Spilling Apart

Blog / Produced by The High Calling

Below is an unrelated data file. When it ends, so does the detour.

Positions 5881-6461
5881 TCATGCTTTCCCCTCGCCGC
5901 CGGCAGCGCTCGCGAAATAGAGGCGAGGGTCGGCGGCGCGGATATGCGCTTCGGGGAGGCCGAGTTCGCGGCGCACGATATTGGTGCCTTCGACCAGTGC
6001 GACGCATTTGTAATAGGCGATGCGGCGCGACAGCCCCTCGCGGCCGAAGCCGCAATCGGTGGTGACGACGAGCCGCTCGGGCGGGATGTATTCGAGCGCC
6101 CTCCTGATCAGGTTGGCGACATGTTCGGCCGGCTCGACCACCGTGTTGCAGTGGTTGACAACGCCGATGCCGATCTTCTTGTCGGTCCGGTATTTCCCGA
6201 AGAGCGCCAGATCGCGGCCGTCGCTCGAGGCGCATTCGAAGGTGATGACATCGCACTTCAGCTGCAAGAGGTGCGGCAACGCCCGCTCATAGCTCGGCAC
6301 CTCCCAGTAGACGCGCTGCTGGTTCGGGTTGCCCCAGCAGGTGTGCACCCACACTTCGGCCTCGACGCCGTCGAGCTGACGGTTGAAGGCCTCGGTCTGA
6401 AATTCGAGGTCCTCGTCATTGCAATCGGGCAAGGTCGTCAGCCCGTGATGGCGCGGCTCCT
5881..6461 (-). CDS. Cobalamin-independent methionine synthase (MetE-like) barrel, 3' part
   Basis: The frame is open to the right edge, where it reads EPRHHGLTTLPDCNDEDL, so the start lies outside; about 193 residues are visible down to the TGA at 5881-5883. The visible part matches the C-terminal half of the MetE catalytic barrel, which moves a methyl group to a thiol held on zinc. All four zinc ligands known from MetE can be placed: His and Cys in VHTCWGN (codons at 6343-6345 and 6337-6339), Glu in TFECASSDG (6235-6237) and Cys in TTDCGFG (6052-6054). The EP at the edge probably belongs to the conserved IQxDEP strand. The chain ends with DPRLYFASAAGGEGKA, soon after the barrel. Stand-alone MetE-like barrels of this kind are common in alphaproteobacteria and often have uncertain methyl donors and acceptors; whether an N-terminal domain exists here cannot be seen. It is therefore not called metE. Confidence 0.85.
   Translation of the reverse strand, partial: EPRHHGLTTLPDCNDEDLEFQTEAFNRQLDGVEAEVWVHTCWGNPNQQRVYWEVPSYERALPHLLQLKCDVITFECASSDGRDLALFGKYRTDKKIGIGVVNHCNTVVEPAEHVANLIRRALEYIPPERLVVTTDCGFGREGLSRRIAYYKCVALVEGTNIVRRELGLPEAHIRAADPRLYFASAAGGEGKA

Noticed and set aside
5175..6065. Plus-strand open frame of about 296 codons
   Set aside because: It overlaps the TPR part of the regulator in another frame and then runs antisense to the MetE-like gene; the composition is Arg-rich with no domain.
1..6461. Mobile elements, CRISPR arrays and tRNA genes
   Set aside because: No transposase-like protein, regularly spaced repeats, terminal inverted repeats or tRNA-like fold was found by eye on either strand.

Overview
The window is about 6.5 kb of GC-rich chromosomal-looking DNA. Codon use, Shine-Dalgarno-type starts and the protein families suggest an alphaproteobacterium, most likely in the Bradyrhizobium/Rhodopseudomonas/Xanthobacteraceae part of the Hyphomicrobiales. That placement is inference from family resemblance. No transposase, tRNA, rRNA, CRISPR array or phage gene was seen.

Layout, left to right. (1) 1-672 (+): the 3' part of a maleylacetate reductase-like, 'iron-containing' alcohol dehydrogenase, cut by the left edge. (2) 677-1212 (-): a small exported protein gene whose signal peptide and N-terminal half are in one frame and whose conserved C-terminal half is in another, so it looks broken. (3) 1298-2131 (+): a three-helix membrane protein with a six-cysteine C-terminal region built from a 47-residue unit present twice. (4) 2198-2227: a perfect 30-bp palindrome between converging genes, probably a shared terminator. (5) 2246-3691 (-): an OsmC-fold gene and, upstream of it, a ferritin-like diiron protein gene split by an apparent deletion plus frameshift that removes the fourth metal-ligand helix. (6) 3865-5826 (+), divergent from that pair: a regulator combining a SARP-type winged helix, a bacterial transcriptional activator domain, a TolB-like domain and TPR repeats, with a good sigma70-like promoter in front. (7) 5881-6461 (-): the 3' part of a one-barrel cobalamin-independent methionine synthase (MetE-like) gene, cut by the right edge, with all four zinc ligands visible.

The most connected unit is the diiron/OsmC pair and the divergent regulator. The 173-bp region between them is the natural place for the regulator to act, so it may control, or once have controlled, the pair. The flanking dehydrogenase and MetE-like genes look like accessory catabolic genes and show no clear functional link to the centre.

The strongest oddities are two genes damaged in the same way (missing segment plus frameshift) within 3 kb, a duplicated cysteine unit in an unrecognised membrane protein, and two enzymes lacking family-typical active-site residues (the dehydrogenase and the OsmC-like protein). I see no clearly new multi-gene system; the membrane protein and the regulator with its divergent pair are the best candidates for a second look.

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It was hot when we finally loaded up our little SUV with everything that wouldn’t or couldn’t fit on the moving van. I remember tightening the straps on the canvas cargo carrier we had strapped to the roof of our vehicle, then climbing down from the running board to lean my weight into the hatchback so that it eased shut. It would be futile to try opening it again without everything spilling onto the pavement below. A picture flashed across my mind of what would happen if we did: lamps and curling irons and books and toiletries and sandals and magazines and little bits and pieces of our life scattering at my feet before rolling into the ditch or coming to rest next to the big, fat tires of our car. I leaned my hip into that door once more. Just in case. It took two days of solid driving before we arrived in this new place. High-rises and twelve-lane expressways gave way to rolling green hills and then to mountains and winding four-lane highways with country inns and truck stops by the road. We drove for hours, straight towards the August sun shining brightly in our eyes while bugs beat against our windshield like ping pong balls and the sky stretched ahead of us as far as we could see. Prairie grasses bowed before a golden horizon and we knew we had never been this way before. Those highway miles rolled away behind me, putting distance between me and a life that I had grown to love…and loved still. My heart was sore, but I didn’t know it then. I didn’t realize how much the hurt had twisted its way in and made itself at home. I didn’t know that one day it would stand up and demand I pay attention—arms crossed, feet stamping out a tantrum right across my emotions. But one day there it was. Wagging its finger and making me admit I didn’t have it all together. Guilt and loss and loneliness and anger spilled all over and skittered around my feet and at the edges of my marriage and in the space between my children and me. It was ugly. It was. I remember thinking that there would be no return from this. I thought ugly was all that I had left. And so I cried. I cried a lot. The tears became a part of me. Sometimes they flowed freely and other times—when I needed to appear as if I had it all together—they floated just below the surface. And then one day I sat on my patio and talked with a friend of mine I’d left behind at the other end of that highway. I pressed the phone to my ear and spoke words that told the truth. I told her I had never been this way before and that I didn’t think I could make my way back to what I had known. She answered and she told me I was right. She said things would never be the way they used to be. And she told me that I should grieve what used to be and grieve it well. She told me I should take my time. She told me I would know. She said that one day I’d be able to bend over and pick up all of those pieces and that I would want to carry them gently because in that moment they would be lovely to me. Photo by Leah Tihia. Used with permission. Post by Deidra Riggs.